Religious liberty vital for freedom

People generally assume that I’m a huge proponent of separation of church and state. After all, I’m liberal. I’m religiously ambiguous. On the surface, I could be the posterchild for a completely secular society. But to the surprise of conservatives everywhere, here is a liberal who isn’t quite sure where she stands.

There’s a reason that the topic is controversial. Incorporating religion into schools mixes an incredibly personal issue with an environment that is, by definition, public. A person’s religion is often a part of his or her culture and heritage. It is always something incredibly individual and deeply private. A person’s beliefs are exactly that — personal.

On one level, I recognize that religion is so personal that the idea of someone imposing his or her faith upon anyone is ludicrous and abhorrent. The First Amendment’s protection of religious freedom is one of the most important civil rights we have. At the same time, because religion is so personal, there is no way to escape it. Religion is a belief structure, and what you believe is an inherently individual right.

The line blurs when it comes to people advocating the protection of religious freedom and the removal of all signs of religion from society. I’m just as annoyed as the next kid by the streams of fliers wallpapering the Price Center informing me that Jesus is the anti-depressant of the masses. I’m just as bemused as the average student by the differences between the UCSD Episcopalian chapter and the Methodist chapter. But I recognize that those fliers and booths have a right to be there, just as CalPIRG has the right to ask for membership and the Feminist Majority Leadership Alliance has the right to post statistics.

But some people don’t feel that way, and it’s hard to tell people when not to be offended by something. It’s hard to tell people not to take someone else’s assertion of religion personally. And perhaps those people have a right to be offended. Perhaps those signs and booths are offensive to particularly sensitive people. But they still have a right to be there.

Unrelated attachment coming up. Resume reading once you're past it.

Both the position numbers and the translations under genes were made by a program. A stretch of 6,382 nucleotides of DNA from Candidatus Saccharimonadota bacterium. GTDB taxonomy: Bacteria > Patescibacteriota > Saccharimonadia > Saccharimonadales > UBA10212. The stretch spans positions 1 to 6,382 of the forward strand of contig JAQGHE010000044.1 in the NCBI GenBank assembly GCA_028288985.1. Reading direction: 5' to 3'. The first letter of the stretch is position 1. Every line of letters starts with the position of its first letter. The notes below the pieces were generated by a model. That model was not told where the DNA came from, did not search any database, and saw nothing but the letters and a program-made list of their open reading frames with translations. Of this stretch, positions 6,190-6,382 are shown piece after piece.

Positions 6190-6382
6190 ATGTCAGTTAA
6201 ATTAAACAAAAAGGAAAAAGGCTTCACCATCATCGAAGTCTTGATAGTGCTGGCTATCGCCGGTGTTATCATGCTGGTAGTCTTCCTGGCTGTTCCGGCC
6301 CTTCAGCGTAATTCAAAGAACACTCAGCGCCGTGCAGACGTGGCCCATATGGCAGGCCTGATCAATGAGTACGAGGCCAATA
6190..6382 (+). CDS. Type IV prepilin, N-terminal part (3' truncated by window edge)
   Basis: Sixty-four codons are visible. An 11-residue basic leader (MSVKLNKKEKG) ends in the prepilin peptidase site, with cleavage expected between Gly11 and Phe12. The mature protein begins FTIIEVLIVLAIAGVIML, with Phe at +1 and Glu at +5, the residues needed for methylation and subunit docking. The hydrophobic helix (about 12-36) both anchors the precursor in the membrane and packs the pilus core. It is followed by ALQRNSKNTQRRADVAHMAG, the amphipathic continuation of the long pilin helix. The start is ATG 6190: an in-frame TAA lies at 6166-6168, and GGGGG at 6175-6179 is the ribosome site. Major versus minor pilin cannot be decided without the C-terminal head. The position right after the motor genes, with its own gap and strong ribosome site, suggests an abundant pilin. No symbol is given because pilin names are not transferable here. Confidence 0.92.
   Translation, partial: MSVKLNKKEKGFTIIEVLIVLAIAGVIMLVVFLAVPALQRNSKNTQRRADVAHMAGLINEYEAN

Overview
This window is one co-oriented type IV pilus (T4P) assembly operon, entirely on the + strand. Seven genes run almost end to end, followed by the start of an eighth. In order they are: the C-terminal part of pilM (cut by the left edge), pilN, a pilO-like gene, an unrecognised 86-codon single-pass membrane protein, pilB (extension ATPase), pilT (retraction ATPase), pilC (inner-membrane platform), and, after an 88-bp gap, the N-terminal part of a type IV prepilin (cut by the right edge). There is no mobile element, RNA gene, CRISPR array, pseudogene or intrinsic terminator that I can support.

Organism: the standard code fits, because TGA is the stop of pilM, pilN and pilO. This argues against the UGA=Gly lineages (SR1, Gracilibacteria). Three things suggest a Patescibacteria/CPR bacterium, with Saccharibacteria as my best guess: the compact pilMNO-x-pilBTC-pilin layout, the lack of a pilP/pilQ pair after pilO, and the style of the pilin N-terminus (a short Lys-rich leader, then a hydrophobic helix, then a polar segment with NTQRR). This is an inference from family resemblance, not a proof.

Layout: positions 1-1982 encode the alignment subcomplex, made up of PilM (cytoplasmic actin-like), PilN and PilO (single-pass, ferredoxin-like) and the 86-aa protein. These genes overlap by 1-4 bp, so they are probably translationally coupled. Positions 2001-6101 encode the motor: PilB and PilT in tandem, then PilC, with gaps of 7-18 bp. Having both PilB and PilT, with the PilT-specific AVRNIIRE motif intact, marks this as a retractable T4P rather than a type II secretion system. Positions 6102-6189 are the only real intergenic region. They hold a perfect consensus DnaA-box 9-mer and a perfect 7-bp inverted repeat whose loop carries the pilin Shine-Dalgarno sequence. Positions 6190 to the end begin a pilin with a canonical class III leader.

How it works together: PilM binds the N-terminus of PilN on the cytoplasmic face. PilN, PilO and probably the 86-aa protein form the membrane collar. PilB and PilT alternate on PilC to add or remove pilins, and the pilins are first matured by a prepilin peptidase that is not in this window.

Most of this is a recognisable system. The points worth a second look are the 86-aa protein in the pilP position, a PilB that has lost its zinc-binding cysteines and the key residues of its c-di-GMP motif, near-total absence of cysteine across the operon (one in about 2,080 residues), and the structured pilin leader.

That’s at the heart of my equivocation. It’s a struggle to balance being sensitive to an infringment of beliefs and the freedom to express ones ideas, and all of this in the background of a public environment.

Religion should never be inflicted on anyone, and it should certainly never be in the hands of the government. The Bush administration has made it quite evident that it supports a union between government and religion. Demonstrated through support of posting the Ten Commandments in classrooms, prayer in public schools and giving money to churches for the purpose of charity work, the financial support of religious organizations has obviously made its mark. I question a system that would allow trespassing into such a private realm without concern for the ramifications that such actions would have.

Religion has a place in society. It’s been the catalyst of wars and holocausts, social injustices and works of art, and one could never understand those wars, holocausts, social injustices or pieces of art if one didn’t have at least some understanding about those religions.

I wish I knew where I stood on the issue. I wish there were a clear-cut yes or no answer that would make it easy to understand just how to negotiate the separation of church and state. But I’m just not sure, and I’m almost suspicious of people who are.

Of course the situation is a struggle. Of course it’s not an easy line to define. But although religion should never be inflicted on anyone, neither can it be ignored.